Can you discuss the efficacy of combining BRAF and MEK inhibitors?

Now that we have seen efficacy of those drugs in unresectable stage III and IV patients, we now have evidence that they can help treat earlier stage melanoma, resected stage III melanoma, or what I call the “invisible enemy” for patients who have melanoma that you cannot see on scans but, unfortunately, know is present.We have 2 BRAF and MEK studies that have been presented so far for stage III resected patients. The patient population was different in each of the studies. One was called the BRIM8 study, which tested vemurafenib (Zelboraf) versus placebo. The other is for patients with stage III melanoma called the COMBI-AD study. That tested dabrafenib plus trametinib versus placebo for patients with stage III resected melanoma.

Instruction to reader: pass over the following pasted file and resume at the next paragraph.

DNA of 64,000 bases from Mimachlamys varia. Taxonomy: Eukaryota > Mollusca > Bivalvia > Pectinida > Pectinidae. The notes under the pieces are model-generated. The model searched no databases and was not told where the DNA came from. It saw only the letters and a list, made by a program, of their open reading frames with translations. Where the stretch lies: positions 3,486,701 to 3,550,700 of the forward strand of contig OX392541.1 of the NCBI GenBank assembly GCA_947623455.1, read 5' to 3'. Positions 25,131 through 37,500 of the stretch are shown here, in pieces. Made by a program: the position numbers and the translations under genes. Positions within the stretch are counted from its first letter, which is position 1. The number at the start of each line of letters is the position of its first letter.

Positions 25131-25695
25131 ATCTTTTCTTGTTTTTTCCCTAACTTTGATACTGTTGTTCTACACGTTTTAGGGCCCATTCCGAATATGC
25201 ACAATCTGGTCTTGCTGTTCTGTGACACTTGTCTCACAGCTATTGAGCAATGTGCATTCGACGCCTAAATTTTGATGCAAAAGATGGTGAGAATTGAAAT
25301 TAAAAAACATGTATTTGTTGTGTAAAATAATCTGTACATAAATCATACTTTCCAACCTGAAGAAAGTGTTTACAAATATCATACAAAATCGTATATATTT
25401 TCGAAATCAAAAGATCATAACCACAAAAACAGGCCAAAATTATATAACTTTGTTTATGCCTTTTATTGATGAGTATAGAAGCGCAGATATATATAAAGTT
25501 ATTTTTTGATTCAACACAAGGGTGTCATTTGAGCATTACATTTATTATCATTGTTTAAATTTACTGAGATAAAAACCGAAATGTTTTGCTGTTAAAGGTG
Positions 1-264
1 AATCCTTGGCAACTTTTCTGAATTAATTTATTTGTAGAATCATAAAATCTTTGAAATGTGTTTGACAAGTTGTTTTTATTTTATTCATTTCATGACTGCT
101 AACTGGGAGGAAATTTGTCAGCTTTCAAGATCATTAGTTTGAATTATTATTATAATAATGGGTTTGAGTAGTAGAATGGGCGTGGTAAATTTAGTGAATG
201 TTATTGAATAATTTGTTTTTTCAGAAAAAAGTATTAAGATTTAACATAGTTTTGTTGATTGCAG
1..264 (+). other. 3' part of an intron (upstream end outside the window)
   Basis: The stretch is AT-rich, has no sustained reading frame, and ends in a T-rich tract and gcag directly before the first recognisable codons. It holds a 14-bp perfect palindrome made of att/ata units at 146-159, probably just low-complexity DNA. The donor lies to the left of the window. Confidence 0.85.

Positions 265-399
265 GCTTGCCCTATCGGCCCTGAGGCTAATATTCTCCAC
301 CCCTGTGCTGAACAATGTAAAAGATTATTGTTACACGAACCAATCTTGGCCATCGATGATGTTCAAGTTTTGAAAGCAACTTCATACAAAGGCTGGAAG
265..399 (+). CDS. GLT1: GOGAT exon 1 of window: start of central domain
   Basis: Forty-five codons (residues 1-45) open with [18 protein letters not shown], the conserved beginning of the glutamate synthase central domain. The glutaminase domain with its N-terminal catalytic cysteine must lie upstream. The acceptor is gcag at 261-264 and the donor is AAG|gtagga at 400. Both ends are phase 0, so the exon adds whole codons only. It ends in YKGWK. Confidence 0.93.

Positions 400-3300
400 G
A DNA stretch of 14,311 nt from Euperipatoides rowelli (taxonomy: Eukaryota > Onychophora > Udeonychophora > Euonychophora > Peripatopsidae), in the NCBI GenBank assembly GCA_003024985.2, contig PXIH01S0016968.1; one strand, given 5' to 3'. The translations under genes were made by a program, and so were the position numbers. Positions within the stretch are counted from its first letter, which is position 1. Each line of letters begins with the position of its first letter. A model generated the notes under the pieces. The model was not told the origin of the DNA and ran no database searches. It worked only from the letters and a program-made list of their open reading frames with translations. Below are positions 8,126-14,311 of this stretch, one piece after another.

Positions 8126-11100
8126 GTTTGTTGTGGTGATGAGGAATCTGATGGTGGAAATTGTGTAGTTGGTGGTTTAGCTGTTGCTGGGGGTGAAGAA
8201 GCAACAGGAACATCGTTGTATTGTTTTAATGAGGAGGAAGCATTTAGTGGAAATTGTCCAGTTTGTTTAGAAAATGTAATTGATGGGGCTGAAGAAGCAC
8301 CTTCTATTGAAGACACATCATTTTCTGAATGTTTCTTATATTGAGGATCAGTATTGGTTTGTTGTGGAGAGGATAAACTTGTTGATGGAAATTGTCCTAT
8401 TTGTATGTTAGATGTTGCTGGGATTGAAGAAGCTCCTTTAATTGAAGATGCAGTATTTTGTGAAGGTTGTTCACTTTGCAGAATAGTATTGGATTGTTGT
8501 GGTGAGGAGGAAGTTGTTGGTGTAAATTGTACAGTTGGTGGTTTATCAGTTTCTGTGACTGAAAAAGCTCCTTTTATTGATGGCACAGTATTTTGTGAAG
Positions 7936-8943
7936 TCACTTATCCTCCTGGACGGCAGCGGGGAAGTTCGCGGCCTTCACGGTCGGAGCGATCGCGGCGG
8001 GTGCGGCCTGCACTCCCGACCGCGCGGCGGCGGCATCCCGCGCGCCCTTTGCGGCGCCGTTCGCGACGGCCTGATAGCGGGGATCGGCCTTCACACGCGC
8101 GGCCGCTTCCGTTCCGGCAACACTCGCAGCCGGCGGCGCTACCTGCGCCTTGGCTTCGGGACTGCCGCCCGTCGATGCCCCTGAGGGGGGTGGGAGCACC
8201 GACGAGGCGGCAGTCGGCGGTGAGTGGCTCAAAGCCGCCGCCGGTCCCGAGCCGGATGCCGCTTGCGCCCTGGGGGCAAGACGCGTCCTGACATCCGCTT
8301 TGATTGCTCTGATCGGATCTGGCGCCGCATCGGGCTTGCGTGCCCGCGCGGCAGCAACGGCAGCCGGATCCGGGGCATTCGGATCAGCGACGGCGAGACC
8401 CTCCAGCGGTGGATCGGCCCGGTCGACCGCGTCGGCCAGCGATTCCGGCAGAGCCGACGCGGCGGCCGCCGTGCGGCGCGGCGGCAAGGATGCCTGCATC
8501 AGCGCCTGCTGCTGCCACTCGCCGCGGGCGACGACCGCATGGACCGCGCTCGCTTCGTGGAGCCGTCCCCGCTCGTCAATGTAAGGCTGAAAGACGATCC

Both studies had interesting biologic effects demonstrating efficacy of both single-agent BRAF inhibition and the combination of BRAF/MEK inhibition with dabrafenib and trametinib for patients with resected stage III melanoma. The recurrence-free survival was improved for the BRAF/MEK inhibitor combination therapy with dabrafenib and trametinib for these patients.

Do you envision the future treatment landscape to be with combinations or will single agents still play a role?